My home town is Bedford, a throbbing metropolis which is so good they named a county after it. Today I travelled down to meet with a donor and others. Normally I’d have let the train take the strain, but the donor requested that I drive our battle van down and take a picture of him stood next to it. I was happy to oblige.
Long stretches of the M1 had 50mph speed limits, due to roadworks. On a number of occasions I saw a large poster of a woman in a hard hat, with a message something like:
My Mum works on this site.
Please drive carefully and don’t put her life in danger.
I can’t recall in my 35 years of driving ever seeing a woman engaged in roadworks, though I guess a few may exist. There must have been around 100 workers visible in the many miles after I’d first seen the poster. Needless to say, not one of them was a woman. Maybe women do such jobs in the summer, so long as the temperature doesn’t rise above 20C.
I digress. The van is performing very well, and I’m getting plenty of pedestrians and fellow drivers (men and women) giving me the thumbs-up sign. Not a single rude gesture so far. Three photos of the van taken this morning – here and here and here. The ‘father and son’ image in the final picture – the rear panels of the van – is the same as the A3 window poster image we have on one side of the leaflet we’re handing out to the public in the street, and posting door-to-door – here.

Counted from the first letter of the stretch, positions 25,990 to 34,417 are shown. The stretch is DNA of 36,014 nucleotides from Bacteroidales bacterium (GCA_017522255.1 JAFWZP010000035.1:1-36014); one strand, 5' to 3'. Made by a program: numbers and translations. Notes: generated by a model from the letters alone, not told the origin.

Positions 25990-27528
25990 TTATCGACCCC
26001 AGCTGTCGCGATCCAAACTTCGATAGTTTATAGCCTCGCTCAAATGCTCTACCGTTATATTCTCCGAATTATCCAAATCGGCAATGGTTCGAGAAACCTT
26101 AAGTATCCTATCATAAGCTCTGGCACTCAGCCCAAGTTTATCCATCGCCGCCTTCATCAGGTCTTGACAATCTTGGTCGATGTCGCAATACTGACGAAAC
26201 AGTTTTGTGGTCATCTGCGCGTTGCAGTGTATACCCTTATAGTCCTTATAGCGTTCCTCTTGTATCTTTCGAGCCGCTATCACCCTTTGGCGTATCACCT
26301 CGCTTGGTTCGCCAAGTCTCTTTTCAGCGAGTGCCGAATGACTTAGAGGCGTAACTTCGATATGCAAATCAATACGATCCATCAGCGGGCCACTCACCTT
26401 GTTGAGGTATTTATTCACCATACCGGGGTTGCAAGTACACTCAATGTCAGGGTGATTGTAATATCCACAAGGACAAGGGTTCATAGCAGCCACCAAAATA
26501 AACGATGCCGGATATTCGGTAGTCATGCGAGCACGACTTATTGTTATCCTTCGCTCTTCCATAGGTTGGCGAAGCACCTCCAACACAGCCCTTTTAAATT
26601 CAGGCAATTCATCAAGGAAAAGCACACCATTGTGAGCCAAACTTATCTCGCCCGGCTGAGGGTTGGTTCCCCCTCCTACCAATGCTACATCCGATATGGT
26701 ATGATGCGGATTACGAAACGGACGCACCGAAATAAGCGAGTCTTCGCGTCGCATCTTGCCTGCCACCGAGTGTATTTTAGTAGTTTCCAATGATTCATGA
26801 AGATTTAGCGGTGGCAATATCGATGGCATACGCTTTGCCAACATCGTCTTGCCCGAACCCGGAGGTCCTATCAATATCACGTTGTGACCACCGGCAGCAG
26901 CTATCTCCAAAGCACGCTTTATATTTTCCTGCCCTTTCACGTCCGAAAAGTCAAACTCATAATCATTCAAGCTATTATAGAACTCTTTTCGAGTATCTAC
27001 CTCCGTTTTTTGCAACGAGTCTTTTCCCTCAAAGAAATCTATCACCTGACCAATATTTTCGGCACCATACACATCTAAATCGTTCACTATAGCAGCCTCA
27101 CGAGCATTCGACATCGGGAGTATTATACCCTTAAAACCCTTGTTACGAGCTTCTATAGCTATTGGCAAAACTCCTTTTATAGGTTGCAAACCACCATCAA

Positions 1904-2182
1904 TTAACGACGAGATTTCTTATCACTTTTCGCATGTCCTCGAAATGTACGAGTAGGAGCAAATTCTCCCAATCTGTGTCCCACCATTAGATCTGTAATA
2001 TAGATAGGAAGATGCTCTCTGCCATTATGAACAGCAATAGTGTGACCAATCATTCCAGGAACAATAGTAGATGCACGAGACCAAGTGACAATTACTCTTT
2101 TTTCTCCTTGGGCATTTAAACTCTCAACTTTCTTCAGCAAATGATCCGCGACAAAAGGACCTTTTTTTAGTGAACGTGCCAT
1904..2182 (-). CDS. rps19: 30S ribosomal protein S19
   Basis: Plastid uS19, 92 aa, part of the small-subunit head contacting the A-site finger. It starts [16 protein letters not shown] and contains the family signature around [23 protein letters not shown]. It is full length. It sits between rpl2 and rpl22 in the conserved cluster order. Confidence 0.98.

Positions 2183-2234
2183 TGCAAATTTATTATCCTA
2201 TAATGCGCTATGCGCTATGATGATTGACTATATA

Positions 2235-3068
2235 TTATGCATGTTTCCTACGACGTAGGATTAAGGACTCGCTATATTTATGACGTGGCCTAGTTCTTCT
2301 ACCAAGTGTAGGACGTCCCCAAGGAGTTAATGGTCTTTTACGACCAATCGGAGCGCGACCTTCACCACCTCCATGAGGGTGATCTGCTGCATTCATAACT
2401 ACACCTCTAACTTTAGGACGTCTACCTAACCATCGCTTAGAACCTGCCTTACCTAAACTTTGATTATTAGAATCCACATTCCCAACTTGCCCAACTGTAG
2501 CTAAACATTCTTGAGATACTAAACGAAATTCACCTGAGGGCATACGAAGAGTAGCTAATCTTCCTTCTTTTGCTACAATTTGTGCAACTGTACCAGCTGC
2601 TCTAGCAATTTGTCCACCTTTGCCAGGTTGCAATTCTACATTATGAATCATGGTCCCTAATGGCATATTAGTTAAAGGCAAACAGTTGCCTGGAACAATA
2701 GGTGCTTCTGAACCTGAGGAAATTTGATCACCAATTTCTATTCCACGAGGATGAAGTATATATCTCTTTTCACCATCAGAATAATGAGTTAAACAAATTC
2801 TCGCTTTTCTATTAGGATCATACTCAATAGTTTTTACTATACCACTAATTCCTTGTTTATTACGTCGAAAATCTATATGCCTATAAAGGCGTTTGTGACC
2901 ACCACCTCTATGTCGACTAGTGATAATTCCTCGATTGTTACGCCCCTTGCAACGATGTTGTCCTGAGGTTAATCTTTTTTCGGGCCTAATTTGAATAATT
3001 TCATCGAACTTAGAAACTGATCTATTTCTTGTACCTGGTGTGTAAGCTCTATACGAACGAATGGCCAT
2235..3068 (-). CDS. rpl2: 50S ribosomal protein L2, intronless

Will the van be vandalised? I don’t know, but you’d have thought feminists would have worked out by now that I – and others associated with J4MB – will not be intimidated by violence, threats of violence, vandalisation of property etc.
The sole reason we’re going to be campaigning outside the University of Nottingham on Saturday 14 March (11:30 – 14:00, outside the West Entrance, see earlier post) is in response to heavily soiled cat litter being hurled over the windscreen and bonnet of our battle van last Friday, when we were at that location. We originally had other plans for the day. If we’re faced with any intimidating tactics on 14 March, we’ll campaign at exactly the same spot again.
I refer you to the scene in the film Gandhi where row after row of Indian men defied the British Government’s Salt Tax by stepping forward to be struck down by British soldiers. In the words of Mahatma Gandhi:
First they ignore you, then they ridicule you, then they fight you, then you win.
Surely, by now, feminists have recognised that aggressive tactics will only lead to more opposition to their ideology? We’ll see, over the next nine weeks.